I didn’t know what to expect from Hearst Castle. I had first seen “Citizen Kane” sometime in the early 1970s, in a special screening held at San Diego State University. I’d arrived just as the film was starting and, while stumbling to find a seat in the dark, was lulled into a near drowse by the slow and gloomy “Rosebud” opening.
Then, just as my eyes were starting to droop, I was nearly knocked from my seat when the movie’s tone changed and the mock newscaster blared out “News … on the march!”
I was transfixed. And I remained so for the rest of the 119-minute running time, which is exactly what you’d expect from one of the greatest films ever made.
And now, some four and a half decades later, I was again fully awake while visiting the place that inspired it all.
Hearst Castle. Photo by Dan Webster.
We’d stayed the previous night at a motel in San Simeon, an unincorporated beach town boasting a population of less than 500. Located along scenic State Route 101, almost midway between San Francisco and Los Angeles, San Simeon’s main claim to fame is what is now officially called Hearst San Simeon State Historical Monument. The castle itself sits amid the hills, some five miles to the town’s northeast.
After parking at the visitors’ center, we made our way to the ticket counter. Dave had arranged reservations for us, a recommended approach given the site’s popularity. We opted to buy tickets for the Grand Rooms Tour ($26 for adults, $12 for children), which provides guided access to the main building and a free run of the immediate grounds.
Tickets in hand, we boarded buses that chugged up the winding, narrow road that leads to the estate itself.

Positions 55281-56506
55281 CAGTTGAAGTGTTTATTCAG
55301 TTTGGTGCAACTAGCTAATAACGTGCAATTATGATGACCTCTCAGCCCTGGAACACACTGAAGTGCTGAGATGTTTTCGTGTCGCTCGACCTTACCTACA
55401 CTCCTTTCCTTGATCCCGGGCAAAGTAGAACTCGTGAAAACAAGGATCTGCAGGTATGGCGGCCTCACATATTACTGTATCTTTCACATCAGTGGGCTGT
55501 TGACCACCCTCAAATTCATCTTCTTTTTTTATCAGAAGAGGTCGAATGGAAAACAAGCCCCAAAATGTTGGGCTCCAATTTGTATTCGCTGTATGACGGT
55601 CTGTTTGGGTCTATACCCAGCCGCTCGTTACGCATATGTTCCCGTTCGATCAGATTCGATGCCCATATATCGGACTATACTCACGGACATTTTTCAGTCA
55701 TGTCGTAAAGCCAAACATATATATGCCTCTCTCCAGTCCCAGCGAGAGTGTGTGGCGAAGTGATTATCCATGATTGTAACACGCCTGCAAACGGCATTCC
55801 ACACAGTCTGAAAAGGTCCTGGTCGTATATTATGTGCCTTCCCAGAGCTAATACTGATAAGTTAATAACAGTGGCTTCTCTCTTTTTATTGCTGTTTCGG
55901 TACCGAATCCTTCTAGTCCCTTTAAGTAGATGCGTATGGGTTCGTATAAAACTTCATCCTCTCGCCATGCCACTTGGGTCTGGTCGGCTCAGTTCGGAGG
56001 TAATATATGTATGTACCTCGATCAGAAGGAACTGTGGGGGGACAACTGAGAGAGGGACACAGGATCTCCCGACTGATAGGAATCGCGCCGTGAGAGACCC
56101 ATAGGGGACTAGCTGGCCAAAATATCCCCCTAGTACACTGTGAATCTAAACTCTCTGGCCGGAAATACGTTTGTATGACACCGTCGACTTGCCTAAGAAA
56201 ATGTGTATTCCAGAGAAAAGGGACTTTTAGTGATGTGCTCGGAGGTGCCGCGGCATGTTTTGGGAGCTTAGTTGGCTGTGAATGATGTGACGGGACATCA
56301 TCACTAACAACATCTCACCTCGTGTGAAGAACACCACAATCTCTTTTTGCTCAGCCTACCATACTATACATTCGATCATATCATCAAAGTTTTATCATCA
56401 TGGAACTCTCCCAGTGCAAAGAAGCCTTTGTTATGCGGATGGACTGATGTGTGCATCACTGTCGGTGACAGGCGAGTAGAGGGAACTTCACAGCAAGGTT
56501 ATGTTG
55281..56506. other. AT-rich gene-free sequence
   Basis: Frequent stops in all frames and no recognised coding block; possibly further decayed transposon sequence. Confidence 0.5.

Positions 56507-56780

On the way, we learned how Hearst’s father had purchased the original 40,000-acre ranch in 1865, how Hearst had camped there as a child and how he’d inherited it from his mother. How in 1919 he’d hired noted architect Julia Morgan to design a “bungalow” that would let him stay at the property without having to camp out.
And how, by 1947 when Hearst’s declining health forced him to leave, the construction still hadn’t been completed – largely because Morgan’s original design had morphed into something far more grand, eventually encompassing 127 of the Hearst ranch’s total acreage.
All by itself, the main residence – known as Casa Grande – boasts 38 bedrooms, 42 bathrooms and 30 fireplaces. Add in the massive swimming pools, both outdoor and indoor, and the guest residences – not to mention the artwork that Hearst had collected over the decades – and you have an estate that ranks with anything any U.S. tycoon has ever imagined, much less built.
Hearst Castle interiors. Photo by Dan Webster.
But even with all that, not to mention a view that extends to the Pacific Ocean, the most impressive aspect to Hearst Castle is the feel of the place. As we drove away, back to Santa Ynez and a round of cold beers, my imagination ran wild.
I wondered what it might have been like to be an invited guest of Hearst’s, dining with and/or performing for the entertainment of my host. Or to be Hearst himself, standing at a table large enough to host a polo match and reigning over his media empire.
In whatever scenario, I knew this: Hearst Castle has a feel of magic. Given the grave tone of Welles’ film, you might even suspect the place is haunted with a bit of black magic.
Seems appropriate. In that case, anyway, James Dean’s ghost would feel right at home.